What’s more Dunedin than the students and their families walking along George Street. The Otago University Students Association organised procession along George Street happens before every Graduation ceremony that is held at the Town Hall in May, August and December.See full post & more photographs
A Walk On The Beach
I keep getting email’s from people wanting to give me money and scarves. Someone called David in the UK wants to transfer me 8 million pounds, Philip in the USA wants to send me 8 hundred thousand US dollars and Mazlan from Kuala Lumpur is trying to send me 13.2 million US dollars which was left behind by a client before his tragic death. Along with that, a company in Thailand is wanting to send me samples of the world’s finest hand made scarves.
Now I must confess to being a tiny bit suspicious of these emails and so it was I decided a walk was in order. With potentially over 35 million (NZ dollars) to spend, a clear head was needed. While I was juggling with the decision of whether to spend my windfall at either KMart, The Warehouse or on Trade Me, I got distracted by the beach.
Then, a new and equally random idea sprung to mind. What would a set of images taken at the beginning and end of the day, in the same location would look like. I thus decided to put my money spending ideas on hold and turned my attention to the beach.See full post & more photographs
A Walk To The Polling Booth
The other day, I was happily taking a virtual walk through my lightroom catalogue when a sudden buzzing of my phone alerted my attention to something important. These alerts are fantastic. So fantastic I have my own vocabulary of four letter words that I used to describe them. I know I can turn these alerts off, and before you ask, yes, I do know how. it’s just, I always forget!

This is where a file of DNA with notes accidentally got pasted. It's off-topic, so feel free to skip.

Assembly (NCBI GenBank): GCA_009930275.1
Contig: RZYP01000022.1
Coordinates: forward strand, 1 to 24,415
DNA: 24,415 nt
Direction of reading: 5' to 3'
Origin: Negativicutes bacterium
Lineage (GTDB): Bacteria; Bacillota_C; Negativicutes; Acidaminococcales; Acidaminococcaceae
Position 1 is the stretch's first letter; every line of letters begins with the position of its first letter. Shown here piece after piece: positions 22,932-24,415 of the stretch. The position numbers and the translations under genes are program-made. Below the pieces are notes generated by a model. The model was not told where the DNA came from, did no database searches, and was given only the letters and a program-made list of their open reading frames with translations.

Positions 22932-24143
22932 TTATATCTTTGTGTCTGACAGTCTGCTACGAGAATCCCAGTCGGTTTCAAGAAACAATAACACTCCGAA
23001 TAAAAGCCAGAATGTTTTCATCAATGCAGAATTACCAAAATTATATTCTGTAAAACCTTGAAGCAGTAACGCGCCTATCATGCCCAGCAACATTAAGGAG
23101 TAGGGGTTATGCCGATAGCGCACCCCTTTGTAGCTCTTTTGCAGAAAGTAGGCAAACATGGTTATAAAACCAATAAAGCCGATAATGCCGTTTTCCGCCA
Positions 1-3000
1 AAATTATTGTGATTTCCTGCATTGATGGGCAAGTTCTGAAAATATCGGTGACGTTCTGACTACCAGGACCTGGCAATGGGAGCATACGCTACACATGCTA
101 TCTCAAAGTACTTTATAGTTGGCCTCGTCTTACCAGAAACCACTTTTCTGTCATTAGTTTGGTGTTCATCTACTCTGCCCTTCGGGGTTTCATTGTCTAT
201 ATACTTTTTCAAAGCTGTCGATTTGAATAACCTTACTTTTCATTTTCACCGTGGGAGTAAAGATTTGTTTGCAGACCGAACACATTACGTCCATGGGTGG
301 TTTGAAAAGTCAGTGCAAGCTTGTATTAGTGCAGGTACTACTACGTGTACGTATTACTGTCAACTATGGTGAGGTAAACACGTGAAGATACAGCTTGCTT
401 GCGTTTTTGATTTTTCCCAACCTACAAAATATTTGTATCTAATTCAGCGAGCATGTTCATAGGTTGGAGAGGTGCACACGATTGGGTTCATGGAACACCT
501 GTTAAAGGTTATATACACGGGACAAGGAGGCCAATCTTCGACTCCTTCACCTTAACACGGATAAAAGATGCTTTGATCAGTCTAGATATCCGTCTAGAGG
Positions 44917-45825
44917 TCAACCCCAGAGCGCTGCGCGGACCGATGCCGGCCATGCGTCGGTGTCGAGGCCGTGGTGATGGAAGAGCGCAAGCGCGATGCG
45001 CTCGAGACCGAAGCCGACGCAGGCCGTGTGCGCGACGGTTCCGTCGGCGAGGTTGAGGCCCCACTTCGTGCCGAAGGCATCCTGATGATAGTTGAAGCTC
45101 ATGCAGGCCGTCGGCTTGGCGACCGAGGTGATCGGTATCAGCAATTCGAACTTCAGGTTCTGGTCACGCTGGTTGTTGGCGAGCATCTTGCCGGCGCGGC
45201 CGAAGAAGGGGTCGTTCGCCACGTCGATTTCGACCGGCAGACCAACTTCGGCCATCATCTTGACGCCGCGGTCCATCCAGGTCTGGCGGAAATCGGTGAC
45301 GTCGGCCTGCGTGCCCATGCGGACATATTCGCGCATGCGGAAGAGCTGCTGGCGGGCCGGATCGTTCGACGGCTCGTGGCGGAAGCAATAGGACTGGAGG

On this occasion my phone had drawn my attention away from the mist covered Otago Peninsula that I was currently enthralled in to tell me that I had a podcast from the Guardian that was now two/three days old. With my phone desperate for me to listen to the content, I took a look. The title read:
‘US election 2020: will Donald Trump accept the result?
I couldn’t help myself. Before I knew what was happening I was in. You see, I have recently become a lot more acquainted with CNN than I ever wanted to be. Like the rest of the world, I’ve become fascinated with the US numbers game.See full post & more photographs
Even silence has a voice
Twice a year, there are times when photography and writing have to take a back seat. One is late June, early July and the other is early December. It’s no coincidence that these times are when school reports have to be written and assessment data analyzed. Unfortunately, these tasks have been occupying my time and mental capacity of late. However, last week I managed to put these tasks to bed and turned my attention back to my newly created ‘Jacinda’s Law’ and exploring Dunedin.
Jacinda’s law states; where possible, we are to get out and see our own backyard. With this in mind, I recently found myself walking up a misty and muddy track on one of Dunedin’s surrounding hills. The beautiful thing about Dunedin is that it’s relatively easy to escape onto a bush track or path. From the city center, you can be on a bush track in 10 minutes if you wish.
Engulfed in mist, the track I was now on twisted and stretched up into the forest. Initially looking like a vehicle access track, it quickly narrowed. Continuing, gently falling rain collected in the autumn leaves which had created a blanket on the narrow bridge. Wet and muddy, with rain running into a stream, the track continued until deep grooves started crisscrossing the trail before me.
Suspecting the trail …..
Suspecting the trail I was on was a mountain bike track, I now feared that I might get struck down at any moment without having the faintest idea of what hit me. Proceeding, but with a greater awareness of my surroundings, I continued on through the mist. I passed exit signs that read ‘No Entry, Rockin Roller Exit’ and ‘No Entry, Three Little Pigs Exit’. As I walked, it became clear that on this day, I had the area to myself. Feeling confident, and no longer worried about being bowled over by an adrenaline filled speed rocket, I continued. My concerns of having to arrive home with tyre makes across my back abated further when a sign appeared that read ‘No Chicken Lines, Don’t Ride Wet.’ Relieved, I spent the next hour exploring the surrounding tracks, jumps and paths that wound their way through the forest.